Thursday, March 22, 2012


I have written before about the propensity of Americans to shoot first and ask questions later; specifically, what D.H. Lawrence, in his Studies in Classic American Literature, wrote a century ago, while analyzing Fenimore Cooper’s frontier heroes:

…you have there the myth of the essential white American. All the other stuff, the love, the democracy, the floundering into lust, is a sort of by-play. The essential American soul is hard, isolate, stoic, and a killer. It has never yet melted.

However hyperbolic you might think this, the events of the past weeks offer little comfort and less repudiation. To begin with, we have the grisly murders in Afghanistan: on March 11, according to military authorities, staff sergeant Robert Bales stalked through two villages in Kandahar province and massacred 16 residents, including 9 children. So far, no one knows why he did it; he reportedly came back to his base and admitted that he had “taken out some military-aged males,” grunt-speak for ‘insurgents.’ Only later was it discovered that the “take-out” included mostly unarmed, defenseless women and children. Only later, too, was the “lone veteran” who snapped after his 4th deployment and financial troubles at home (Bales apparently owes over a million dollars due to a fraud he committed in his pre-military investment business), turned into the reigning theory. ‘These guys are overstressed,’ is the idea; ‘this guy has suffered traumatic head injuries and probably PTSD and god knows what else.’ And so Robert Bales gets whisked out of Afghanistan and then to the military prison at Fort Leavenworth in Kansas to be interrogated and psychoanalyzed and eventually tried for his crime. And while American pundits far and wide prognosticate about whether the psychological screening techniques for returning veterans are adequate, Americans in general accept the standard story of yet another really nice neighborhood boy just going berserk for unaccountable reasons, except perhaps the stress placed on poor servicemen sent back repeatedly to our neverending theater of war.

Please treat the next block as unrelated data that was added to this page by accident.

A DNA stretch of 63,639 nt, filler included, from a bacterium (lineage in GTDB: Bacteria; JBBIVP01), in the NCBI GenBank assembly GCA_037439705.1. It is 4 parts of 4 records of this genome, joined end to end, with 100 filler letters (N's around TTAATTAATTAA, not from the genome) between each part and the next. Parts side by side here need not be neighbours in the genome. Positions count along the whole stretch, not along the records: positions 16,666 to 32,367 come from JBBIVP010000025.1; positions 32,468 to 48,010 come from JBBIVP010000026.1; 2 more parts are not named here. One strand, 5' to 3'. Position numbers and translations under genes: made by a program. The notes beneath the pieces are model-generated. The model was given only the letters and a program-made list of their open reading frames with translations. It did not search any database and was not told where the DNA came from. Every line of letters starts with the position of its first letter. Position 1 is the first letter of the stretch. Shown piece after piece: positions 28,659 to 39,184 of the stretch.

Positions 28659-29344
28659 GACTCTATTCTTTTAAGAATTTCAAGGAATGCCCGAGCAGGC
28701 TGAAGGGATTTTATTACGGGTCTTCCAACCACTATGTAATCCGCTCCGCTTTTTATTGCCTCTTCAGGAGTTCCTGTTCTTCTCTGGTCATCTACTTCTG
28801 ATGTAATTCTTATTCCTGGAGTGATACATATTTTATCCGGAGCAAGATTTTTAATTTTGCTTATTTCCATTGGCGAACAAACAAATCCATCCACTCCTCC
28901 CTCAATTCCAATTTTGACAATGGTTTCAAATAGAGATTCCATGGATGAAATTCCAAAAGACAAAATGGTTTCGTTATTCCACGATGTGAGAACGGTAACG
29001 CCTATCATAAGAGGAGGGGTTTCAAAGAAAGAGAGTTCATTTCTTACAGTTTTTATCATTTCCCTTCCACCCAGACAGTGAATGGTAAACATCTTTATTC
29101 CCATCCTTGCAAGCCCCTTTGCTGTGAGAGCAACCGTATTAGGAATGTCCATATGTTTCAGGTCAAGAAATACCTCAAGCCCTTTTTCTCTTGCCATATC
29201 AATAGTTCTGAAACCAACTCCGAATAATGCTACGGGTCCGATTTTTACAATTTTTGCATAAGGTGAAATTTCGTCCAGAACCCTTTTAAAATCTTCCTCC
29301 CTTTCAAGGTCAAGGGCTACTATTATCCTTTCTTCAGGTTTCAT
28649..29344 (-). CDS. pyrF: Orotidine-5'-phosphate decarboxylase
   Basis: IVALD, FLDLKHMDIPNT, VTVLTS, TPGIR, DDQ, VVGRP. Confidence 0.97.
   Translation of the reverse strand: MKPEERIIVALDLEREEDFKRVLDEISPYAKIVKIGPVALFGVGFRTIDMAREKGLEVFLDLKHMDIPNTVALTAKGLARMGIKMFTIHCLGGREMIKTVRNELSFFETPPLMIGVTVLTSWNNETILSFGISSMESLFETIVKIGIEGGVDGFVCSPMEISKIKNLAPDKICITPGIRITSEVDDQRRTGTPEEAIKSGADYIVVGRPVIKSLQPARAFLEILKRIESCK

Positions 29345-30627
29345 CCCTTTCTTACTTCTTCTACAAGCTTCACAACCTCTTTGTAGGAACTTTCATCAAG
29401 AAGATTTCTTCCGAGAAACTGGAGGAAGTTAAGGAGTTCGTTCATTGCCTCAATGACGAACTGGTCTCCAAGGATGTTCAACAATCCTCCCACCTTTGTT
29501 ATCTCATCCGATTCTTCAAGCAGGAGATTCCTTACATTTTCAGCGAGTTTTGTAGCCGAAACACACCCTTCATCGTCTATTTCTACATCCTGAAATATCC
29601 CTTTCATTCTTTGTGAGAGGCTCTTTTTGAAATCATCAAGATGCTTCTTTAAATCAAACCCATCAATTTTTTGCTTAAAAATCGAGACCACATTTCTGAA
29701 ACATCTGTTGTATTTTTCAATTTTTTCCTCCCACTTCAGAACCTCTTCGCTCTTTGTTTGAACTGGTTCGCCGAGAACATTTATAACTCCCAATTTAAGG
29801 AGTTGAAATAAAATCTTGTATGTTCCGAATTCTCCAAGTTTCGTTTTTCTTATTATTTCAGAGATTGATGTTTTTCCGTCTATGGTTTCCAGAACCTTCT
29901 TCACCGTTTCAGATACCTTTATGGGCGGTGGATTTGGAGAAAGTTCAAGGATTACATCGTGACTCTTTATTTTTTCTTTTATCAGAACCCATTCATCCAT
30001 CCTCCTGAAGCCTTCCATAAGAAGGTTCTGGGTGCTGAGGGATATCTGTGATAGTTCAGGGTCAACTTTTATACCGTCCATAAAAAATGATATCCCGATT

The people of Afghanistan, of course, are not so quick to absolve or explain Bales. In fact, most think he did not, could not have acted alone. Recent reports from journalists on site have found that the massacre actually took place a mere three days after an American tank on patrol in the village of Mokhoyan was destroyed (presumably by an IED). Moreover, several villagers and headmen have concurred in their report to the AP that shortly after the bombing, US and Afghan troops returned to the village, turned the residents out and lined them up against a wall, and warned them that they (the villagers) would pay dearly for this. According to villager Ahmad Shah Khan,

It looked like they were going to shoot us, and I was very afraid. Then a NATO soldier said through his translator that even our children will pay for this. Now they have done it and taken their revenge."

Ghulam Rasool, a tribal elder from the Panjwai district of Kandahar province, concurred: